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Honor for fallen soldiers not a compelling political argument

March 23, 2012
The Journal

To the editor:

We Americans have a long-standing tradition of honoring those who have fallen in the service of our country. We show the utmost respect and consideration for their earthly remains and for their grieving families. When it comes to those who die in battle, we take very seriously the saying: "Concerning the dead, let us say nothing but good."

We have the greatest respect for a fallen soldier. But does that respect extend also to that person's political cause?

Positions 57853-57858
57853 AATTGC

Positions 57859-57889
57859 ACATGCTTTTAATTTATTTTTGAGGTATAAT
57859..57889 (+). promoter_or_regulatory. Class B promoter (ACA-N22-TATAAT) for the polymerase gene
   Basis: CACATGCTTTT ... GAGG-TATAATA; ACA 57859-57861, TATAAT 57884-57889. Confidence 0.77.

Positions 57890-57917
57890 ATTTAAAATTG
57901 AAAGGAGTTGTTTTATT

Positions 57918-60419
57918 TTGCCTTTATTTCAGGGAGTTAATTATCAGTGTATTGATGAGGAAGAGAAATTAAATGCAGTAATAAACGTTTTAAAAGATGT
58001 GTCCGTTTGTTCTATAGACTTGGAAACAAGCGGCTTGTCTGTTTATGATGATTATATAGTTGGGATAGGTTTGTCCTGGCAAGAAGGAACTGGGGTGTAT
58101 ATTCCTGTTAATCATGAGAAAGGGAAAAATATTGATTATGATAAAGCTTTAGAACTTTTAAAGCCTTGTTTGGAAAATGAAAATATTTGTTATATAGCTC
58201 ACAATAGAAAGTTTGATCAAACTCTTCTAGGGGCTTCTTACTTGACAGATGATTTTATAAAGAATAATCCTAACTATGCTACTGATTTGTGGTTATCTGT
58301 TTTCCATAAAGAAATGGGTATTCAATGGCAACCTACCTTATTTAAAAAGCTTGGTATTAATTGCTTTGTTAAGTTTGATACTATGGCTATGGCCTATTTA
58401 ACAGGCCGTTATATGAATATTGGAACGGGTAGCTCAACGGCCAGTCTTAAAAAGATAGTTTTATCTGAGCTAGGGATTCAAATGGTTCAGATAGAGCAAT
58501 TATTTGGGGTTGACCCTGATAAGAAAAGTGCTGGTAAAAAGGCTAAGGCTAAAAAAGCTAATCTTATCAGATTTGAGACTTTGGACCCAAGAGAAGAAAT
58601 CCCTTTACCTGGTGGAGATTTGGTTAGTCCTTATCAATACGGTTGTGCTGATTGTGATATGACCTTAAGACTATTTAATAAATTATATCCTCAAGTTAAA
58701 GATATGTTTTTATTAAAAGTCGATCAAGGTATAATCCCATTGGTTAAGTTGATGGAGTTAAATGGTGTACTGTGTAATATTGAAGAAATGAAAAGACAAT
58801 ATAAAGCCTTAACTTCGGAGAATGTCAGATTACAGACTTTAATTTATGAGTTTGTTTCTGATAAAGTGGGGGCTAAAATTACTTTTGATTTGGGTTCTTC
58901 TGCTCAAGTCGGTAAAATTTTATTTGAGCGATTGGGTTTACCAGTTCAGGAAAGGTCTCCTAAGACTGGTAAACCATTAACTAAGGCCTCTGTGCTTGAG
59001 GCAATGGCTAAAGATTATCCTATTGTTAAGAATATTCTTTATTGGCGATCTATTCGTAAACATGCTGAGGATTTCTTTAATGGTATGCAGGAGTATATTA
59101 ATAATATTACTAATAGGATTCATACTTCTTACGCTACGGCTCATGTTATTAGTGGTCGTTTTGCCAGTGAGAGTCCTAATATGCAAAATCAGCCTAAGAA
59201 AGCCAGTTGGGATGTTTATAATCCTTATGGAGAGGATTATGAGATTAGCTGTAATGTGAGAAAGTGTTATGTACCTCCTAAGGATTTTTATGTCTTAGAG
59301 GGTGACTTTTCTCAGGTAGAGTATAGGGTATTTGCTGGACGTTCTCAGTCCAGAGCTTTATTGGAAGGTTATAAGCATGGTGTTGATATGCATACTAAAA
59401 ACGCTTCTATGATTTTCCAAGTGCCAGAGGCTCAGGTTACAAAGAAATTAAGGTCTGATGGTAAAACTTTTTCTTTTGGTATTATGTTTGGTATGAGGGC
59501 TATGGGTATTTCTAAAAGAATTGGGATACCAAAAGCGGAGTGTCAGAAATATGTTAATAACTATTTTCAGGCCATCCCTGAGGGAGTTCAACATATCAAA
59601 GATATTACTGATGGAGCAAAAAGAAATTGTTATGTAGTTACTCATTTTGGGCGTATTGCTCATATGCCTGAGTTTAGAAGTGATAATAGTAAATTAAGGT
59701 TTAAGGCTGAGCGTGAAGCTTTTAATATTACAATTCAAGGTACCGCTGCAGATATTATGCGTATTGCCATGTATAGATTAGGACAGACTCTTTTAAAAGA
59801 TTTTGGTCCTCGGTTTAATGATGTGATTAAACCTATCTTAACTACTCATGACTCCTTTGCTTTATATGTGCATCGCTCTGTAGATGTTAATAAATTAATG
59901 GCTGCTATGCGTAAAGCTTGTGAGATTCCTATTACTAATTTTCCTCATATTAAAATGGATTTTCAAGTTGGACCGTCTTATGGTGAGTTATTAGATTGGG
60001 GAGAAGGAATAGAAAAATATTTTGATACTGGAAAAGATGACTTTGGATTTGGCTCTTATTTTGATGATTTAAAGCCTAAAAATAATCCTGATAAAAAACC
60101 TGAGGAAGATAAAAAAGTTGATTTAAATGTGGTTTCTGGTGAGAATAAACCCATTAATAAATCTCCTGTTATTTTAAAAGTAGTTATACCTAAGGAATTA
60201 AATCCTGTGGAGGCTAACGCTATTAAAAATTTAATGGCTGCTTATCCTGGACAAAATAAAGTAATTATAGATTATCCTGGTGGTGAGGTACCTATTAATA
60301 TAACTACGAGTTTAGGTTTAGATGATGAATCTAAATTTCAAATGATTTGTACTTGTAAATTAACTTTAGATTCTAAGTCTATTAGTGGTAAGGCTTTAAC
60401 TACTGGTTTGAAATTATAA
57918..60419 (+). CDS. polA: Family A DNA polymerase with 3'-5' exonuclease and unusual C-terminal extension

The answer to that question is no. We believe that political issues ought to be debated and decided on their own merits. We believe in burying our dead in dignity, not using their memory to denigrate fellow Americans who happen to be our political opponents.

Some supporters of same-sex marriage would like to cast the marriage amendment issue as a referendum on one soldier's legacy. The people of Minnesota realize, however, that the marriage amendment is not about one person. It is about maintaining an institution that is vital for securing the future of our entire society. It is about preserving for ourselves and our children the blessings that have come to our country through traditional marriage. The marriage amendment is about preventing traditional marriage itself from becoming a casualty in liberal America's war on traditional values.

Michael A. Thom

New Ulm

 
 

 

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